Connecticut parents raising awareness after toddler swallows button battery
VERNON, Ct. (WSET) -- Most parents know that for toddlers, anything that's in reach goes toward the mouth.
It's no different for little 18-month-old Cameron in Connecticut.
His mom told WTIC in Hartford that he was playing with his toys in December when he started looking like he was uncomfortable and she said she could tell something was wrong. Out of precaution, she took him to an ER near her home.
She said he started refusing to eat, then foamed at the mouth, and ultimately vomited.
After an x-ray, doctors discovered a button battery in his esophagus and he was rushed to the Connecticut Children's Medical Center where the battery was removed.
Experts say button batteries are dangerous because they are small enough to swallow and not choke, but big enough to get stuck.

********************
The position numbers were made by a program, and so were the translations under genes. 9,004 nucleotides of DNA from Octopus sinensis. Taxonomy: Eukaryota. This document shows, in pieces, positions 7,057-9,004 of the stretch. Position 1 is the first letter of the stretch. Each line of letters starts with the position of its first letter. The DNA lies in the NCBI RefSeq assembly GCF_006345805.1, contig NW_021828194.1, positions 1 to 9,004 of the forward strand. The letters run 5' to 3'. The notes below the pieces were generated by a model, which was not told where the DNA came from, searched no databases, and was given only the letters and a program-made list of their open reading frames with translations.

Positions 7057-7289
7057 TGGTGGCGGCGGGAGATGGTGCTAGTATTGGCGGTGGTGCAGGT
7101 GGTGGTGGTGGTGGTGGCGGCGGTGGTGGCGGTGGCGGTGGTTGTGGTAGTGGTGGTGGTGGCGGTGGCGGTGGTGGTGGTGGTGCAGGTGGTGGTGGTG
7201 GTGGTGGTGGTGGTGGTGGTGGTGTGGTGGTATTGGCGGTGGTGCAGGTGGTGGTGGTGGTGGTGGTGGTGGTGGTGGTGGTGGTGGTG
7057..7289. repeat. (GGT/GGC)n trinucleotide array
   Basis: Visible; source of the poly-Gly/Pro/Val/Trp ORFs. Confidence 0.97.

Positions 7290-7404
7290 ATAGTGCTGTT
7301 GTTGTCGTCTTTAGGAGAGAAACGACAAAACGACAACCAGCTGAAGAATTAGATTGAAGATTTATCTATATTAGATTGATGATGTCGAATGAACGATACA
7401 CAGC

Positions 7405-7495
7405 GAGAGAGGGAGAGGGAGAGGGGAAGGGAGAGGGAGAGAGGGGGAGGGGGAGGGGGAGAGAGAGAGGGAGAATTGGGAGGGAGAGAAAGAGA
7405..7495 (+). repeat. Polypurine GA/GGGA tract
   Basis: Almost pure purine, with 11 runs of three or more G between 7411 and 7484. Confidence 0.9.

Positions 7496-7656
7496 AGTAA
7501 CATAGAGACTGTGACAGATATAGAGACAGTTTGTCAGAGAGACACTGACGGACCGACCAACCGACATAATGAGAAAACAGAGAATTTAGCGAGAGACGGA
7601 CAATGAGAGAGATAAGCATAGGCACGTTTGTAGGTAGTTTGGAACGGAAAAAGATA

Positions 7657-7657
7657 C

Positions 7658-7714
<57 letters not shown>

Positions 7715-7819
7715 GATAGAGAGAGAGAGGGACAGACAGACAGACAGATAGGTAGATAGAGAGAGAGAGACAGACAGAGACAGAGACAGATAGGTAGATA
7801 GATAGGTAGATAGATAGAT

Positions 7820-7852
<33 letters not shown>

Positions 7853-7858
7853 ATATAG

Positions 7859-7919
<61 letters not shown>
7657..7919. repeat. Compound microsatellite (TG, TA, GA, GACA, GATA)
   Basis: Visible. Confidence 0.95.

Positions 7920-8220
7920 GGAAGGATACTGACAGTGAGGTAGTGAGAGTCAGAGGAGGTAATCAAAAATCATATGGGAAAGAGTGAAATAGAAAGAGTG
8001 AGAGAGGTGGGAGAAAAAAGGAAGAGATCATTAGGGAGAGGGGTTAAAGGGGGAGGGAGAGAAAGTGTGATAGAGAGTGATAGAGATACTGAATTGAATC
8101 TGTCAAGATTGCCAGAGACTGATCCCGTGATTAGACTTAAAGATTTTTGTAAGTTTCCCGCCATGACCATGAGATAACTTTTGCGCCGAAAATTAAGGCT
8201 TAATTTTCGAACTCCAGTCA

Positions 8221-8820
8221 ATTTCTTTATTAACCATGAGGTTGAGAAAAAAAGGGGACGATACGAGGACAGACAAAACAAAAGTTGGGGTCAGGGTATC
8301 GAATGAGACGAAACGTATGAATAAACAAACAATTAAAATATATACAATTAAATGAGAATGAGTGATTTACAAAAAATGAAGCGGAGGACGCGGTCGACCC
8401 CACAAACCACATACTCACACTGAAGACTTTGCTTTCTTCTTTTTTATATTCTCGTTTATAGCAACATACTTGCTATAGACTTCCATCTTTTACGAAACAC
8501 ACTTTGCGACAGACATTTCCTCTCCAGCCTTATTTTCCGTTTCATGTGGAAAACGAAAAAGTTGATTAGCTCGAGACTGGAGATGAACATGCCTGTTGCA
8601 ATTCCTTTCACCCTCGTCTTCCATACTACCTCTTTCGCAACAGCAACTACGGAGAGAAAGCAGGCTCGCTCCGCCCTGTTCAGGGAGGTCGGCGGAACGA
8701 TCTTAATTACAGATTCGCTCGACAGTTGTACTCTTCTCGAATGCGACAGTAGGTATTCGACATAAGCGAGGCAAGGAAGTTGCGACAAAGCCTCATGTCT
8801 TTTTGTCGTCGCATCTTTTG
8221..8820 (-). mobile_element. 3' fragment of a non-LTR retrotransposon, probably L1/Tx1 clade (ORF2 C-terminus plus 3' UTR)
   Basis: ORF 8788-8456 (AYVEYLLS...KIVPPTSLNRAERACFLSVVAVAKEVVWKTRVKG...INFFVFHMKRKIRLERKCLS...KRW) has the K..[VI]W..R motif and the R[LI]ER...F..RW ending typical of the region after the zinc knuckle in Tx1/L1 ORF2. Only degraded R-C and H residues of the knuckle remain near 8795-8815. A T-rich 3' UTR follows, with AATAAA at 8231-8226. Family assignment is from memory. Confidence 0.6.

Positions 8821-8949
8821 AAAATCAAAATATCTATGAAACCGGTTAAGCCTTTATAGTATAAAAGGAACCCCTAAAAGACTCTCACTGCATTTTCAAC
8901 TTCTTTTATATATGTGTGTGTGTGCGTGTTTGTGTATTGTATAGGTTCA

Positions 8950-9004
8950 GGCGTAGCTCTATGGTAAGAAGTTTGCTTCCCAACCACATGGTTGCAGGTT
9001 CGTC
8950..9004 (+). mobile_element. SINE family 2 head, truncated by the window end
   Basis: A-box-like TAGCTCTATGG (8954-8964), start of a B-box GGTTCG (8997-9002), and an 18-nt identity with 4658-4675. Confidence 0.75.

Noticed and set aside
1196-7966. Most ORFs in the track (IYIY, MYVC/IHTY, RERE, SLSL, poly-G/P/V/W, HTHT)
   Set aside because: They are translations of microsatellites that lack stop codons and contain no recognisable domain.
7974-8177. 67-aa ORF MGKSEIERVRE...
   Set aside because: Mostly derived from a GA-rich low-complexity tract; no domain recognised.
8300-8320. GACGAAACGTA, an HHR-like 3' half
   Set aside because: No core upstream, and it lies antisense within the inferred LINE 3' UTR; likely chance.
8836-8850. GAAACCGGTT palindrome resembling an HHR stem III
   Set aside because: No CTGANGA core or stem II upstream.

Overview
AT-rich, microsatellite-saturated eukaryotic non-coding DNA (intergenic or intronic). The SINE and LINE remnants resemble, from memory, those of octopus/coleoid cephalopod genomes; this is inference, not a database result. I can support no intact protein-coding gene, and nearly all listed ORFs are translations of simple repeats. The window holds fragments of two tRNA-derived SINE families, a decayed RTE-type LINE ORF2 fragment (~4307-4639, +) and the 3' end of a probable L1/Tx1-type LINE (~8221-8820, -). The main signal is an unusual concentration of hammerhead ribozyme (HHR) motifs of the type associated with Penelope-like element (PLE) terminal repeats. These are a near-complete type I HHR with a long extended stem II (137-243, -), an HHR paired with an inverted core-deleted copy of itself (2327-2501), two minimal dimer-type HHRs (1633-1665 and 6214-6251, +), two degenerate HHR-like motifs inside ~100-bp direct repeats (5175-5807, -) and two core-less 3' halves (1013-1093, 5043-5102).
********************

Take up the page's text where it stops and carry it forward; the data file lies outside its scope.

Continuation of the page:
When it reacts with saliva, it discharges a current that creates a caustic injury to the tissue in the esophagus.
Doctors said the battery burned the toddler's throat and it was swollen from the bottom of his brain to the top of his heart.
Cameron had to be intubated for two-and-a-half months where her lost the ability to eat, talk, crawl, and walk.
It took him months to figure out how to walk and eat again and he still has to wear a trach to help with breathing.
It's not clear if it will be permanent.
His mother said she wanted to share her story to bring awareness.
"It's so hard to keep reliving the same moment but it's like super dangerous," she said. "If we had known, we would've never have had any toys that have those batteries in our house."
Button batteries are included in things like toys that play tunes, light up sneakers, and common household items like a key fob, wrist watch, and remote controls.